Sustainable Communities


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Keynote speech at the Global Parternship Workshop: Research in Sustainable Community Development. 13-14 April University of Pittsburgh, USA. (powerpoint presentation)

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Sustainable Communities

  1. 1. Sustainable Community Development: some thoughts Global Partnership Workshop: Research in Sustainable Community Development Center for Latin American Studies University of Pittsburg April 13-14 2007 Prof. Gilberto M. Jannuzzi University of Campinas and International Energy Initiative
  2. 2. Contents <ul><li>Energy as a cross cutting issue: urban and rural development </li></ul><ul><li>Basic needs, poverty alleviation and sustainability </li></ul><ul><li>Energy shaping future urban design </li></ul><ul><li>Challenges </li></ul>
  3. 3. Sustainable Urban Development?
  4. 4. Electricity consumption around the world From: Modi et. al. (2005)
  5. 5. Population without electricity access in developing regions up to 2030 From: Modi et. al. (2005)
  6. 6. Human Development Index (UN HDR, 2004) vs. Annual Per Capita Commercial Energy Consumption For the poorest countries small increments in energy services boost significantly their living conditions From: Modi et. al. (2005)
  7. 7. Traditional fuels consumption From: Modi et. al. (2005)
  8. 8. Population without access to modern cooking fuels From: Modi et. al. (2005)
  9. 9. Brazil: The saturation levels of LPG (% total HH)
  10. 10. Evolution of LPG demand: total and average per capita consumption (1990=100) Oil sector de-regulation Ends LPG uniform pricing, subsidies and government control (partial and gradual)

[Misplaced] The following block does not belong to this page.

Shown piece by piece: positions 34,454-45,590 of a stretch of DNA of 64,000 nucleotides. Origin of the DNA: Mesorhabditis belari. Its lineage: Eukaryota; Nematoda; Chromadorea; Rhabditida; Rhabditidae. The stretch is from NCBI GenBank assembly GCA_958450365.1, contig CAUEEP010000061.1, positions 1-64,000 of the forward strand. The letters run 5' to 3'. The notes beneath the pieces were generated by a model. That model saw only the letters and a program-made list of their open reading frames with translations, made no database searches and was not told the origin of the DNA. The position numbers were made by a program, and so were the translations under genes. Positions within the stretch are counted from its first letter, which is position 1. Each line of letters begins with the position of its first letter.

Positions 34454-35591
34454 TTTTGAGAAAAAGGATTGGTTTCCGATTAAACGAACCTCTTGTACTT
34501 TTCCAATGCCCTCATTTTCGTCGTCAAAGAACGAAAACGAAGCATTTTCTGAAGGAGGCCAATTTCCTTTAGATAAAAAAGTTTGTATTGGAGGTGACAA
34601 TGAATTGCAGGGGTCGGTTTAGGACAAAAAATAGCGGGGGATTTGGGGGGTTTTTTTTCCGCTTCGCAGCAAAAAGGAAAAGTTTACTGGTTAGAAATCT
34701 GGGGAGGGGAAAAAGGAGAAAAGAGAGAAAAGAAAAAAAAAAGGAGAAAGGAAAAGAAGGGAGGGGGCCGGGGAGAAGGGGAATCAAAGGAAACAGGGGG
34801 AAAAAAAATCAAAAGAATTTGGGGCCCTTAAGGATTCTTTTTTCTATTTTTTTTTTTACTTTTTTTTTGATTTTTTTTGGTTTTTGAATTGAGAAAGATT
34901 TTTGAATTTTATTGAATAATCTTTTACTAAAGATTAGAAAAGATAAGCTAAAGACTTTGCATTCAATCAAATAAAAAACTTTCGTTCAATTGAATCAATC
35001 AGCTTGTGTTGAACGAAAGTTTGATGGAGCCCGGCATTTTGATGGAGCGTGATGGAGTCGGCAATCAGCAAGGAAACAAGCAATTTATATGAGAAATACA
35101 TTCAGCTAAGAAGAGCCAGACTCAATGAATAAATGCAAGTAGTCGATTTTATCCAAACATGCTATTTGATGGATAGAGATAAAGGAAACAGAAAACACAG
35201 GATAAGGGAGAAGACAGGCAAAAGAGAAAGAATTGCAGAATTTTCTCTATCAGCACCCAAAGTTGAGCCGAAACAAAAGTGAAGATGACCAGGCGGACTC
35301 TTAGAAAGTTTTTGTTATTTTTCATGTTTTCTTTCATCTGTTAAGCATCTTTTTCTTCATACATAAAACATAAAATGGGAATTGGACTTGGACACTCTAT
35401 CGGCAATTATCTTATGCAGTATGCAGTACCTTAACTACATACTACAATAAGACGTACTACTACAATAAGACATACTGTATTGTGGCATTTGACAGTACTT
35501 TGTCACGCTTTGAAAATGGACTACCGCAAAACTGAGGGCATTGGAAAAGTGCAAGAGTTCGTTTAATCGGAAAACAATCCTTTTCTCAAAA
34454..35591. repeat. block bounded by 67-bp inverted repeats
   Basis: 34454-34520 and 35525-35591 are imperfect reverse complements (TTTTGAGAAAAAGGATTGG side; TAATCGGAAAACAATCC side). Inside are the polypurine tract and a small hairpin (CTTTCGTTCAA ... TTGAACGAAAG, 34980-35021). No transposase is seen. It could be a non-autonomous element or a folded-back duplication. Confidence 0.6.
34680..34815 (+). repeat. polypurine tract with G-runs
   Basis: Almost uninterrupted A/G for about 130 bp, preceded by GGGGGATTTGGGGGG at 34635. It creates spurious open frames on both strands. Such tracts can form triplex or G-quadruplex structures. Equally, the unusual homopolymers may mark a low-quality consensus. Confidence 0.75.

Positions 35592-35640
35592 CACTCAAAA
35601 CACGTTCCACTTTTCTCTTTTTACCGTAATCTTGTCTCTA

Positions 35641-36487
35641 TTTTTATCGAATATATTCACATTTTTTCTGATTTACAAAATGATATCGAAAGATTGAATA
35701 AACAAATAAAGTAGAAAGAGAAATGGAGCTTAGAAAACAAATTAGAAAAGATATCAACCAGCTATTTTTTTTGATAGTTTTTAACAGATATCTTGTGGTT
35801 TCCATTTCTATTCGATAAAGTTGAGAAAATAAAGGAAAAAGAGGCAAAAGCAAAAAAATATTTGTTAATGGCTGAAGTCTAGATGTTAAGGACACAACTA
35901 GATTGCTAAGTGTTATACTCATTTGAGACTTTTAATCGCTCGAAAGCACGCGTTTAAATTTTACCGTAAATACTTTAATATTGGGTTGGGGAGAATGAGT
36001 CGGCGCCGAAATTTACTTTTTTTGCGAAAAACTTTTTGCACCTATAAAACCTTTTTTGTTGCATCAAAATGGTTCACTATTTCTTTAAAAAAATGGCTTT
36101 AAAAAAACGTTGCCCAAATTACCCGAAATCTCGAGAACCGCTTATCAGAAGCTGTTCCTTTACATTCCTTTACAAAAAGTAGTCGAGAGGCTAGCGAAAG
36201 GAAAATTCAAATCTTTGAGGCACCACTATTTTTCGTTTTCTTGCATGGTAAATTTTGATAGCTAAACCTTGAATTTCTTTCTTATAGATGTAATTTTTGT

11. 11. Gender: time spent and transport burden Highest burden on women: firewood, water collection
  12. 12. Challenges <ul><li>Modern energy services needed! </li></ul><ul><ul><li>1 billion people without electricity </li></ul></ul><ul><ul><li>2 billion people without clean cooking fuels </li></ul></ul><ul><li>We have the technologies and $ to solve the above!!! </li></ul><ul><li>Increasing urbanization in developing countries </li></ul><ul><li>Increasing demand for “energy services” (direct and indirect), leisure, mobility </li></ul><ul><ul><li>Serious implications: space design and climate change </li></ul></ul><ul><ul><li>Examples of implications to developing countries: </li></ul></ul><ul><ul><ul><li>World’s demand for goods drives China’s growing energy demand and GHGs emissions </li></ul></ul></ul><ul><ul><ul><li>World’s demand for biofuels and bio-trade may distort developing countries domestic needs </li></ul></ul></ul>
  13. 13. Aiming at sustainable energy system affects spatial design Source: Moffatt (2007)
  14. 14. Aiming at spatial design affects future energy system Source: Moffatt (2007)
  15. 15. Regional Systems Building Stock Transportation Systems Natural Gas Electricity Agriculture ICT Ecosystems Security Industry Land Use Roads Sewerage Waste Housing Parks Lighting Transit Water Municipal Services Office Buildings Environmental Management System Fleet Mgt. Purchasing Corporate Operations